Potential downsides: individual LEDs must be kept cool, and it may end up that the tiny fans in the multiple LED fixtures used to cool the lights will wear out long before the diodes. But manufacturers, including Brite Components, Cree, General Electric, Lighting Science Group, Osram and Philips say they are working to offset that problem.
Nevertheless, LEDs will not replace all lightbulbs, because they produce light in only one direction, like a laser, rather than illuminating an area. To fill that lighting need, some companies are creating organic LEDs, or OLEDs, that emit light in all directions and are already used in advanced televisions and other screens.
Such OLEDs—diodes made from organic material such as polyacetylene rather than semiconducting metals—may prove an even more intriguing future solution, because they can be crafted into ceiling panels or even windows (they are often translucent) and are potentially even more efficient at producing light (though not yet). BASF and Osram, for example, have achieved a white OLED capable of 60 lumens per watt. Others have achieved 100 lumens per watt in the laboratory, according to Barry Young, managing director of the OLED Association.
Unfortunately, such an OLED light panel at this point would cost at least $75 per square foot ($800 per square meter) and is not commercially available yet, Young says. But he believes the price tag can be significantly reduced by using plastic polymers and other cheap substances in lieu of glass. OLED lights are likely to become available as soon as 2011, according to a report from display consultants at the firm DisplaySearch in Austin, Tex. "It's likely to last longer [than LED fixtures] because it doesn't have anything to fail and it also doesn't have a lot of heat," Young says. "It won't generate the kind of heat that you would in an LED from the standpoint of air-conditioning."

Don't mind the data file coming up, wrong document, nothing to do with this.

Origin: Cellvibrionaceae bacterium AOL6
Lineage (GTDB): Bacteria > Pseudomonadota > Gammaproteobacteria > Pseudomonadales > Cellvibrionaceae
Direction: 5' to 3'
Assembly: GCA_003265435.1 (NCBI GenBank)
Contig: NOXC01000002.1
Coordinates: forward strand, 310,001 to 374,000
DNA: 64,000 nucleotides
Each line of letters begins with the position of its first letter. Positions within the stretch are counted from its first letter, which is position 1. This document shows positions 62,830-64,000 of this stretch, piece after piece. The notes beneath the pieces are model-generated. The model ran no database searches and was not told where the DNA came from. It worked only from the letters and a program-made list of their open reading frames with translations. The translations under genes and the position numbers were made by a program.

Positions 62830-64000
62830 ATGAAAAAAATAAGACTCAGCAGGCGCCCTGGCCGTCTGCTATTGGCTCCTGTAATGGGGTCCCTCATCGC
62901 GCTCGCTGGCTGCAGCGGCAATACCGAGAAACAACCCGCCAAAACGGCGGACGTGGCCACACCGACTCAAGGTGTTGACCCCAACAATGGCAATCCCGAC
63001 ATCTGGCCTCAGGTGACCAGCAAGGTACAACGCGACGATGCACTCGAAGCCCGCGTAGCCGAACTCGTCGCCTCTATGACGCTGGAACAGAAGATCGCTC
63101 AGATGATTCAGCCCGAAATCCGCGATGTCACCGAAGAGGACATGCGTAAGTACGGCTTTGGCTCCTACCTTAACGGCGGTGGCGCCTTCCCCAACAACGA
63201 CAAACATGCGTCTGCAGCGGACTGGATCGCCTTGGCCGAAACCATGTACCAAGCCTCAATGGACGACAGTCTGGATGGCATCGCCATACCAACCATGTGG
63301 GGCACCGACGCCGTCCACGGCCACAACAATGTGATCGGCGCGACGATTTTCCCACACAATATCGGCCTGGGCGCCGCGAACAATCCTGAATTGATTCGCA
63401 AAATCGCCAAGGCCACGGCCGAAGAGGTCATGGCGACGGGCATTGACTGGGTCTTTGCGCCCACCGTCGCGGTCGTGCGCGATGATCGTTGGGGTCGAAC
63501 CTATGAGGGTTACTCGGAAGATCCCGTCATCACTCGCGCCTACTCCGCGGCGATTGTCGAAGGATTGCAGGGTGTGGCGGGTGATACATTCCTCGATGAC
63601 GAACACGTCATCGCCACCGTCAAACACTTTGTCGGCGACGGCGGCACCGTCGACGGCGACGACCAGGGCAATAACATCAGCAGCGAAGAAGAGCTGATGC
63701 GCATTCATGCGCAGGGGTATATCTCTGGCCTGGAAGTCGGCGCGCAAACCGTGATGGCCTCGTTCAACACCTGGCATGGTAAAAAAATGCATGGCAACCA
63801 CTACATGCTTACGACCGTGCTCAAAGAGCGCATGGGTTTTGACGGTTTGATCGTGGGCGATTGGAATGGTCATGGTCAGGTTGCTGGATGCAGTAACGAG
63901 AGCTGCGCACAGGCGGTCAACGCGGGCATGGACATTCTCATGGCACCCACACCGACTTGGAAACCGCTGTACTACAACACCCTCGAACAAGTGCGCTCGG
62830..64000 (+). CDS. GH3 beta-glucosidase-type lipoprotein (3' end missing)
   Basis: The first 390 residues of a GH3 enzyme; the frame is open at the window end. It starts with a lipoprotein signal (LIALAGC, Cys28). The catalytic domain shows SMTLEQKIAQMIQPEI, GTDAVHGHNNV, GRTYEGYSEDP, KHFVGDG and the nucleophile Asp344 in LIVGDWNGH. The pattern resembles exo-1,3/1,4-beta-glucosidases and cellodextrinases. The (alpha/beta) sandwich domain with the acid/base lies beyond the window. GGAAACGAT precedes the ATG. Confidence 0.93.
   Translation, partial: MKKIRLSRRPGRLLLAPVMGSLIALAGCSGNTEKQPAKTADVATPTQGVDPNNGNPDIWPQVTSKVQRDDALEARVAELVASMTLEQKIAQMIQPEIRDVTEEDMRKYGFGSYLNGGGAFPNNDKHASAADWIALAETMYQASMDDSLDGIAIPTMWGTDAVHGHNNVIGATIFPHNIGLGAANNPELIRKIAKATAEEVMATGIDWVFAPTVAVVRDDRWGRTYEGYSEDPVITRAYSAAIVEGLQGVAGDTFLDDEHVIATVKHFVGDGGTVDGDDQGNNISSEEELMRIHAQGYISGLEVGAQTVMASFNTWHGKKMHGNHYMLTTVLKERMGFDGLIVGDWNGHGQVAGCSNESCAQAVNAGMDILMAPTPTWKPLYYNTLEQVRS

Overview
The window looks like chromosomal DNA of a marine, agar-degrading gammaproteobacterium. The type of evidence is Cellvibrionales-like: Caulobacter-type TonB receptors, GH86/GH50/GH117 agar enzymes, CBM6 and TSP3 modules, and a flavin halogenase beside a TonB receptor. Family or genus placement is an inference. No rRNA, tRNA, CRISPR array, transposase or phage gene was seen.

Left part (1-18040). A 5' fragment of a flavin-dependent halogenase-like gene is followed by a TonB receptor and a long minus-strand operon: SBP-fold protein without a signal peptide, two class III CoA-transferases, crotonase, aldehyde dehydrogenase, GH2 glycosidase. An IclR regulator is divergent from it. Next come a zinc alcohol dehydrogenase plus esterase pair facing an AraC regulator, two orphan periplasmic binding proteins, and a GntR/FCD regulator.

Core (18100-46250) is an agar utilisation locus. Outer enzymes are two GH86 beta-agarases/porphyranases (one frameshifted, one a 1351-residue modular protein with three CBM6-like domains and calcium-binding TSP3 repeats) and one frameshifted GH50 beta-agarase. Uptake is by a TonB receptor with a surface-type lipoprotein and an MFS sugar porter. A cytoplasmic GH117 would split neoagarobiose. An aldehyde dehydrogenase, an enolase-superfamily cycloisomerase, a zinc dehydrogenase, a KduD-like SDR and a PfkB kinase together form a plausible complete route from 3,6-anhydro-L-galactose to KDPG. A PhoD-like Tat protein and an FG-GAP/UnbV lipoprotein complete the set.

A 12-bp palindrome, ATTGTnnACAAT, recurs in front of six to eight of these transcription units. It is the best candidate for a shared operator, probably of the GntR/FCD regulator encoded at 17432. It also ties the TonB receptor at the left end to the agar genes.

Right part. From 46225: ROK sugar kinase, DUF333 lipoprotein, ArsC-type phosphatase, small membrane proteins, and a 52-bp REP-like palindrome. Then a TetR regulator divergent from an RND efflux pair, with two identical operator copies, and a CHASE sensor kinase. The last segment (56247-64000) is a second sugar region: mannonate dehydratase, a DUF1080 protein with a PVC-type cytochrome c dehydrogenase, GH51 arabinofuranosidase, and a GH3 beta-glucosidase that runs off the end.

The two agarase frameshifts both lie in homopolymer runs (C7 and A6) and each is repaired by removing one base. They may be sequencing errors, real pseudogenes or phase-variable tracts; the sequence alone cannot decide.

But even Young believes that LEDs and OLEDs will likely coexist, serving different functions: LEDs will likely replace incandescents whereas OLEDs might light the offices of the future in the form of glowing ceiling panels or windows that light up as the sun sets. "It's happening faster than anybody thought it would or could," Cree's McClear says. "It doesn't make a lot of sense to do anything that's not green."